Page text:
If you consistently ask someone to fix your problems for you, you don’t gain experience, they do. Learn how to be more self-sufficient. By doing so, you can change your approach to so many aspects of your life.
This article is about becoming more independent. It is about being able to fend for yourself in order to provide for yourself, without relying on other people.
It is not a guide to satisfying basic needs by explaining that you should avoid over consumption, save money, cook your own food and grow it or source it locally if possible. Those things, although important, can’t happen until you make some crucial changes to your mindset, sometimes referred to as a mindset shift.
Being able to support yourself, not only financially but also socially, emotionally, spiritually and physically, is something a lot of people take for granted. Doing things for yourself, instead of relying on others, will give you the sense of control you’re probably lacking. We tend to give up when we lack discipline.
Although it might seem easier to delegate a task than to do it ourselves, remember that by attempting the task at hand, you might actually learn something.
There are two things that might be holding you back.
- Your sense of entitlement.
- Your ego.
What is a sense of entitlement?
Your sense of entitlement, is something people very rarely recognise in themselves. It is a personality trait that exists in many forms. If you can relate to any of the examples below, then you might be dealing with an unhealthy sense of entitlement.
- You feel the need to be recognized or acknowledged for work that was done not by you but for you, by someone else.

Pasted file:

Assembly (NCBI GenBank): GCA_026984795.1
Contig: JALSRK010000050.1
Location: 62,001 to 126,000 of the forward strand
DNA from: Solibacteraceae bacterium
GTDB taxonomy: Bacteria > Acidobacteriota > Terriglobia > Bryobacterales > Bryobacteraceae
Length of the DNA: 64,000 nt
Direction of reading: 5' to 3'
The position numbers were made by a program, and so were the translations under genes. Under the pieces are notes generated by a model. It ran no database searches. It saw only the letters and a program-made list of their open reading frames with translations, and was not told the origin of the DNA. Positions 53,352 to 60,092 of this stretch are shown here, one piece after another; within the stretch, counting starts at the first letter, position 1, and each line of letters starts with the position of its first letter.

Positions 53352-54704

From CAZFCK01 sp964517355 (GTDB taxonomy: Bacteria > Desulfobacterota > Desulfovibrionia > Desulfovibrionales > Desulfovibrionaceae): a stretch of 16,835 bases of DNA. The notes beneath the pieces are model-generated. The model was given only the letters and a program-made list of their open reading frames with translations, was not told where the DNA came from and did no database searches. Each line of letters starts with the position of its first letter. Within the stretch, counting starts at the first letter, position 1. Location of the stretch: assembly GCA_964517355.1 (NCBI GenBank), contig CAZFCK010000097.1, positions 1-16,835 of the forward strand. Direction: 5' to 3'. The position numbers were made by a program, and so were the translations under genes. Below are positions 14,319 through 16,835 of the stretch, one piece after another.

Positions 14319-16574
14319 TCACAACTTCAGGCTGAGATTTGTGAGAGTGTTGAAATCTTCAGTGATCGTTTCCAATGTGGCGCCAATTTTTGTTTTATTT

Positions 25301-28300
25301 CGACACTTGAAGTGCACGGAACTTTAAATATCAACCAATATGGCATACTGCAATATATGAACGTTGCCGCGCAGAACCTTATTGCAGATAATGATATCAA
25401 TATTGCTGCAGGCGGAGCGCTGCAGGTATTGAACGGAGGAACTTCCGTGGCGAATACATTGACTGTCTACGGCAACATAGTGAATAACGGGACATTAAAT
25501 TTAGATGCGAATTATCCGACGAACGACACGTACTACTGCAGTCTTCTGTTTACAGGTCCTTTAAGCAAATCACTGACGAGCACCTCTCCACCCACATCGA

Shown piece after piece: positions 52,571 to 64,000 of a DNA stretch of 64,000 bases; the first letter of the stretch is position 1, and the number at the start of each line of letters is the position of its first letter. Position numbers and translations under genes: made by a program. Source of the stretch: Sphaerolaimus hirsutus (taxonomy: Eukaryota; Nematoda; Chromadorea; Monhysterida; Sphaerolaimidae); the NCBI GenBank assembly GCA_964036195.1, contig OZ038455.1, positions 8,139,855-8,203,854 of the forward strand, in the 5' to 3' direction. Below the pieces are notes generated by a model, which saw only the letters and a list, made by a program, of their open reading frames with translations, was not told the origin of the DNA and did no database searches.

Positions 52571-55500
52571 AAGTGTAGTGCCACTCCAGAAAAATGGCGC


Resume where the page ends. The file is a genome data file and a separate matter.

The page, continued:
- You are aggressive or self-pitying when you are frustrated, you lash out at others rather than looking inwards, you fail to see your own faults.
- You feel as though organizations or individuals owe you something, even though you have contributed nothing.
- You insult other people’s achievements and put them down. You try to dim their light in order to make yours shine brighter.
- You feel like you’re an important person and you don’t tend to understand what other people need or want, you are self-centred.
- You don’t accept other people as your equals, instead you view and describe yourself as an alpha personality. You consider others to be lesser than you.
- You feel as though you deserve certain kinds of privileges, without really understanding or caring about how they may affect those around you.
- You are not self-sufficient, if those who you rely on were to stop helping you, you wouldn’t be able to continue living your life in the same way.
If someone close to you (such as a colleague, family member or friend) has told you that you’re entitled or spoiled, understand that they’re trying to let you know so that you can become a better person. It’s unlikely they want to hurt you.
Perhaps it’s also worth mentioning that there are healthy and unhealthy senses of entitlement. if you’re disabled and you rely on individuals or organizations for various things in order to function, your sense of entitlement is warranted. However, if you purposefully use your disability to get people to do things for you that you could do for yourself, that’s very different, it is an unhealthy sense of entitlement.